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Stay safe this summer while on the water - tips everyone should know


August 6, 2014  | View PDF

Tiana Little On Lake Stevens

Summer is in full swing with bright and sunny warm days, encouraging families to stay cool in and around the water. Enjoying your summer days around the water can be fun, but it can turn deadly quickly if you don't take the proper precautions. Drowning is the second leading cause of unintentional injury death for children ages 17 and under. Others at-risk are young adults aged 20-29, and men ages 44-64. About 80 percent of drownings in Washington State are in open waters such as rivers, lakes, ponds, and salt water. These bodies of water typically do not have supervision and can be unpredictable.

Last year, statewide there were 70 submersions and only 14 survived. The majority of drownings and near drownings occurred during May and June, followed by July and August. Drowning incidents most frequently occurred in rivers and lakes, which are considered open waters.  The majority of drowning victims were documented to be in the 10-19 and 20-29 year old age range, which tends to be the age range where life jacket usage drops off.

Lake Stevens Fire Public Educator Jennye Cooper commented, "When it comes to preventing drownings, there are three key parts that need to be considered. An awareness of precaution, active supervision with no distractions, (meaning no cells phones, other electronic devices, or books), and consistent usage of a life jacket. These three parts of water safety are essential."

Lake Stevens Fire, Lake Stevens Police, and Safe Kids Snohomish County encourage families to stay safe this summer around the water and take the following precautions:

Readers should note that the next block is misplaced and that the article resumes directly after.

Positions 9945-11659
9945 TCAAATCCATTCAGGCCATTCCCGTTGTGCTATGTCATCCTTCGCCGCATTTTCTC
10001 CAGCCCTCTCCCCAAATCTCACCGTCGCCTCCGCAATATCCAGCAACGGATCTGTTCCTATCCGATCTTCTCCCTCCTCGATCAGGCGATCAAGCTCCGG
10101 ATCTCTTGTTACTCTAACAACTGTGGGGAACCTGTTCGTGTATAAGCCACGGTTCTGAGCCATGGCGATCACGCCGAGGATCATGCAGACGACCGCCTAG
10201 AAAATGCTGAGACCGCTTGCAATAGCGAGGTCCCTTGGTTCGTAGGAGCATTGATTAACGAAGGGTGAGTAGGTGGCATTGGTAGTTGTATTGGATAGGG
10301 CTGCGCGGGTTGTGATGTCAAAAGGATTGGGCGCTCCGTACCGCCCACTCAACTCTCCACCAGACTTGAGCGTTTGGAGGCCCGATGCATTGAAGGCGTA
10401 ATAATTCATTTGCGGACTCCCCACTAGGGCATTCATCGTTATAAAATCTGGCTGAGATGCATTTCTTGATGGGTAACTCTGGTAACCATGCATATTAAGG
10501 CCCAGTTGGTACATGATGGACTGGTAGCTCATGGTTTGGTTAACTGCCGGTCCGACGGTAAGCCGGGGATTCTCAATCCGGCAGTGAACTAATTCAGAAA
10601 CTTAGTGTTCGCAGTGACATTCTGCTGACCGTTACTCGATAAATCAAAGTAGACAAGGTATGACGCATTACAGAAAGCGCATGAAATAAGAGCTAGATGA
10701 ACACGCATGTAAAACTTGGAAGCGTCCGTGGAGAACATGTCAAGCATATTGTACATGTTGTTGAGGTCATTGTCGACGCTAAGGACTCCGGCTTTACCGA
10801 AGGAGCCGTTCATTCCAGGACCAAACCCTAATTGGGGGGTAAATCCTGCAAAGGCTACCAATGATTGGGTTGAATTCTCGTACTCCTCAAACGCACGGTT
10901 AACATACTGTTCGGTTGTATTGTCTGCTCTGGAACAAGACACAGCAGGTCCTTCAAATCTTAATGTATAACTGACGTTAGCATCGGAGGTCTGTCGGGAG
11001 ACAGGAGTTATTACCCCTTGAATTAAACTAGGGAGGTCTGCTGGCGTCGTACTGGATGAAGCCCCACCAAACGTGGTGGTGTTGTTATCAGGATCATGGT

Supervision Is Key to Safety: Always designate an adult to supervise your child/teen at all times. Drowning is silent and most drownings occur during lapse of supervision.

Know Your Limits: No matter how good a swimmer you are, it is easy to misjudge the water or your skills.  If you are tired, rest and stay out of the water. Drowning happens to even the strongest swimmers who become too tired to make it back to shore.  

Beware of Rivers: Many lakes and rivers are cold enough to cause hypothermia, even in the summer. Calm rivers can hide dangerous undercurrents, rocks and tree branches. Rivers are unpredictable and should be avoided.

Wear a Life Jacket:  Even strong swimmers can benefit from a life jacket. Wear a life jacket when swimming, boating, inner tubing or rafting. Play toys such as water wings, air mattresses and swim noodles are not safety devices.

Learn What To Do In an Emergency:  Respond quickly when someone appears to be in trouble. Know your location and contact medical personnel - call 911 immediately. Learn CPR.


Reader Comments


onthelake writes:

Informative article, but what are the rules/law regarding life jackets,, i.e. age requirements, if you're in a canoe or kayak, what about paddle boards, inside your own dockline, etc.